With COO Patrick Pelata leaving Renault SA over a bungled espionage probe, analysts stated that the company’s goals to reverse its downward trend in European sales and to expand in emerging markets are at risk.
His resignation leaves the company without a permanent replacement for his position and the company may find it hard to restore its core vehicle manufacturing operations to consistently post a profit and pursue previously announced profit and sales targets.
According to analyst Philippe Houchois at UBS AG in London, the biggest challenge for the automaker is to determine its core brand and to prevent losing its European market share.
He also said that whoever is assigned to Pelata’s position, there won’t be a smooth transition as there appears to be no succession plan available.
Although the company’s Dacia unit has a positive sales record, the brand’s share of west-European sales has averaged below 8 percent during the past three years compared to almost 11 percent in 2002, according to the data from Association of European Carmakers.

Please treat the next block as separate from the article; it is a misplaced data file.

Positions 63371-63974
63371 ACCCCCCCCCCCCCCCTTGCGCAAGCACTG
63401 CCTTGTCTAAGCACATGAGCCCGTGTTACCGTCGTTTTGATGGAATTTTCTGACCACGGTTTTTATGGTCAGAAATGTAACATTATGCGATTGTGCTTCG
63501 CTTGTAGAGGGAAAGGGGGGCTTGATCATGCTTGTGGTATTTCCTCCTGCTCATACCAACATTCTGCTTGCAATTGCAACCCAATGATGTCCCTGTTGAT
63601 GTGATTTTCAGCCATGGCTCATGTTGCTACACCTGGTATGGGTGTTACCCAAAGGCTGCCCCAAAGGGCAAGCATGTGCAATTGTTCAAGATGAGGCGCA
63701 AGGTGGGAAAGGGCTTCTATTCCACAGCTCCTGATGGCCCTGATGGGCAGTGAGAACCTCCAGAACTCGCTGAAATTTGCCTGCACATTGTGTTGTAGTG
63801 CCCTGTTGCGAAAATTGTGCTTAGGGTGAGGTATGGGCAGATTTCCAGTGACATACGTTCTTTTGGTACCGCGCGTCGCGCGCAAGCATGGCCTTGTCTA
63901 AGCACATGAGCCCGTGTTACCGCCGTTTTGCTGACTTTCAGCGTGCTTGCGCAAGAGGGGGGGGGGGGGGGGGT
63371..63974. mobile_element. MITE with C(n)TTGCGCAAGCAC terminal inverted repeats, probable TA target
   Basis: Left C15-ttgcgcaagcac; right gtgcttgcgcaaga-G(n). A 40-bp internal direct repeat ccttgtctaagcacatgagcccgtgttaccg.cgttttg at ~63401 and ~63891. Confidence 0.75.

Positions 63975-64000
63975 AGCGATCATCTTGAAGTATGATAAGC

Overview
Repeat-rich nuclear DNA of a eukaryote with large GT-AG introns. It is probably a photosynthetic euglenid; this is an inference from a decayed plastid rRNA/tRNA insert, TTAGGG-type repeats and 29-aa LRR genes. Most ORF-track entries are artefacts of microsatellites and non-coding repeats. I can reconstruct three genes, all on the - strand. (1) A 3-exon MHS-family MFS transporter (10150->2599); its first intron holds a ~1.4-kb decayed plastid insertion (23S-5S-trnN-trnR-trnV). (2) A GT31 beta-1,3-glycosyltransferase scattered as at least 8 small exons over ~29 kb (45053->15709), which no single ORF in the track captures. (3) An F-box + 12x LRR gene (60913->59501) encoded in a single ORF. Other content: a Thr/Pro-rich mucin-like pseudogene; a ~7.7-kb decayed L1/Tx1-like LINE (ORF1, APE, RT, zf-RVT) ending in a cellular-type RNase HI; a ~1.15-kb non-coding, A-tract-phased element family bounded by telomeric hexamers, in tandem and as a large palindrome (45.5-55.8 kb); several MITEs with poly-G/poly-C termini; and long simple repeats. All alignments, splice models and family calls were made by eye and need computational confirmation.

Renault is relying on the refurbishments planned by Laurens van den Acker, the company’s head of designs, and a push in emerging markets in order for it to obtain a 5 percent operating-profit margin with 3 million sales by 2013.
Moreover, analyst Albrecht Denninghoff at Frankfurt-based Silvia Quandt Bank stated that Renault has set goals that are hard to achieve even when it has a stable team of management.
Denninghoff added that Pelata’s exit is "is bound to delay some important decisions." Moreover, Renault may be less likely meet its targets with the disrupted operations at its affiliate Nissan Motor Co. due to the March 11 earthquake and tsunami in Japan.